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Having had a lot of discussions with friends criticizing my 3 star binges in Europe, I have to say that FG has surmised the situation very well. If you are a VIP, you can get a stupendous meal at Daniel. Otherwise, the risk of getting a mediocre meal is high (too high in my opinion). ADNY and Per Se minimize that risk. If you look at it that way, the probability of having a great meal times the expense at the likes of Daniel, JG, Bouley etc is in my opinion lower than that at ADNY (and from all accounts Per Se where I have not been yet). In other words, my contention is that you could eat two times at these other places for the same price as once at ADNY and have a lower expected probability of having a great meal. I would rather dine less often than go to these high risk places.

Do you get better food at ADNY? Some argue yes. I am of that opinion. I think the ingredients are better, the preparation is more sophisticated, and the labor intensiveness of the dishes is without peer. Others may have a stylistic preference for the way Per Se does things, which is fine. I do think those two restaurants are in their own league, though, although Le Bernardin is unparalleled as a fish specialist and Daniel or Jean Georges can produce ADNY/Per Se-quality meals for VIPs.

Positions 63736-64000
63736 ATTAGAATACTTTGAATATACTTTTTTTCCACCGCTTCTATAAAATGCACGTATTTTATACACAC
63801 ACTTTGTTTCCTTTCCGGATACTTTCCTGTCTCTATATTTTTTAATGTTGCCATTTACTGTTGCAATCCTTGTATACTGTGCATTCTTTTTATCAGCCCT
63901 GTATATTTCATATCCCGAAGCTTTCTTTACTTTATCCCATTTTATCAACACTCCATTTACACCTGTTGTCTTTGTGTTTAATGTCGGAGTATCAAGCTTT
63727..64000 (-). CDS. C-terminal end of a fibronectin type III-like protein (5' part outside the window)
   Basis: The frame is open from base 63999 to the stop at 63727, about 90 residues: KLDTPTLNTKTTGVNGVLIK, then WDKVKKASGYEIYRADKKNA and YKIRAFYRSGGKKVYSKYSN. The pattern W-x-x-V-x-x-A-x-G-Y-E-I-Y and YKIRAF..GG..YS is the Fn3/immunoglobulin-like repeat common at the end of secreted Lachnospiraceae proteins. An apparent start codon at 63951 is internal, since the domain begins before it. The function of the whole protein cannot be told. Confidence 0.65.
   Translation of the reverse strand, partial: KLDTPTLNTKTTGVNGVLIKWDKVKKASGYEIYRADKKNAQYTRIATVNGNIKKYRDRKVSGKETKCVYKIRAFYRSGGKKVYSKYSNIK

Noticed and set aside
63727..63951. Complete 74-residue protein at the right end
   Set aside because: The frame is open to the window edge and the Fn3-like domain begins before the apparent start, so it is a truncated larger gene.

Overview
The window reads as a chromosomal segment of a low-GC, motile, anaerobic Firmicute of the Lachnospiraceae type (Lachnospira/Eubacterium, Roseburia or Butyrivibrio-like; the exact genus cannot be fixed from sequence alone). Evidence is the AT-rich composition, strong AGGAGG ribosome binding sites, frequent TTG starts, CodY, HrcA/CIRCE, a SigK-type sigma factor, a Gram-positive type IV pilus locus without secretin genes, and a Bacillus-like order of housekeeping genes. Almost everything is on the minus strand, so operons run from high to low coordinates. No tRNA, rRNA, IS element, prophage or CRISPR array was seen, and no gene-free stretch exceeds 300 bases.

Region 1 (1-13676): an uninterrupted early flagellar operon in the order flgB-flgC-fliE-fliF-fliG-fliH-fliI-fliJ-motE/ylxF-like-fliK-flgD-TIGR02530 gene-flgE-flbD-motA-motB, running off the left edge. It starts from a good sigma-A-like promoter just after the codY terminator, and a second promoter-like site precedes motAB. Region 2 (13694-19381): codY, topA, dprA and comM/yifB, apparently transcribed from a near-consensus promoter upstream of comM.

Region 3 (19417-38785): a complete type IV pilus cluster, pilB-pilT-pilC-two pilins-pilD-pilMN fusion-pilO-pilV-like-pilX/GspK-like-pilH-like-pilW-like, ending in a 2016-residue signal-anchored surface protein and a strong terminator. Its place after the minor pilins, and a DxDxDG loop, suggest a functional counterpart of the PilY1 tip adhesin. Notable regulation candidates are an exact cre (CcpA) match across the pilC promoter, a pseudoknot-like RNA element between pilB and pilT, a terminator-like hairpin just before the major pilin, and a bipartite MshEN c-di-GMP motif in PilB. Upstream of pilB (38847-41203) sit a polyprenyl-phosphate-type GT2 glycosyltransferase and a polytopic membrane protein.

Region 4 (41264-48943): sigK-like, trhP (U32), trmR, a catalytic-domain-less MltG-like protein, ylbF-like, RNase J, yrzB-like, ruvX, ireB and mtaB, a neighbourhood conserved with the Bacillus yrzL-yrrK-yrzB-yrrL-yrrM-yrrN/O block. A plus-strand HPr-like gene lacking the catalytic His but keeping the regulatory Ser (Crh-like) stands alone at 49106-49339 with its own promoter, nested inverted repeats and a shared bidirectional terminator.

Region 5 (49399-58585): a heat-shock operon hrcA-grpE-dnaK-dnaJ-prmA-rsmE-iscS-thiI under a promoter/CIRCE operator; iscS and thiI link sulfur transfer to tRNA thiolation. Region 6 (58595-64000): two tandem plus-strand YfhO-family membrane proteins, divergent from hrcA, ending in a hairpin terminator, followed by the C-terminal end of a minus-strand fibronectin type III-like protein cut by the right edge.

There's also the issue of risk. At any restaurant in the world, on any given night, you can have a sub-par meal. It's like opening old, expensive bottles of wine: it's a gamble. I believe ADNY and eventually Per Se will provide a lower level of risk than most, but the risk is still out there. Any given individual may go to ADNY and have a less exciting meal than what some of the reports here have indicated, and personal tastes can vary. So if the cost of dinner at one of those places represents your life savings or you need it to buy braces for your kids, you probably shouldn't be playing at that table.

Edited by vivin (log)
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Returning to the Ducasse input question: I came across a very similar dish and presentation of the above in the L'Atelier Ducasse book - turbot napped with a champagne sabayon, and a langoustine, with sauce natua around the dish. I think it's labled as a Jean-Francois Piege recipe. Perhaps Louisa would know.

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I'll just keep posting photos of ADNY's food and kitchen until somebody tells me to stop or I run out of them, okay?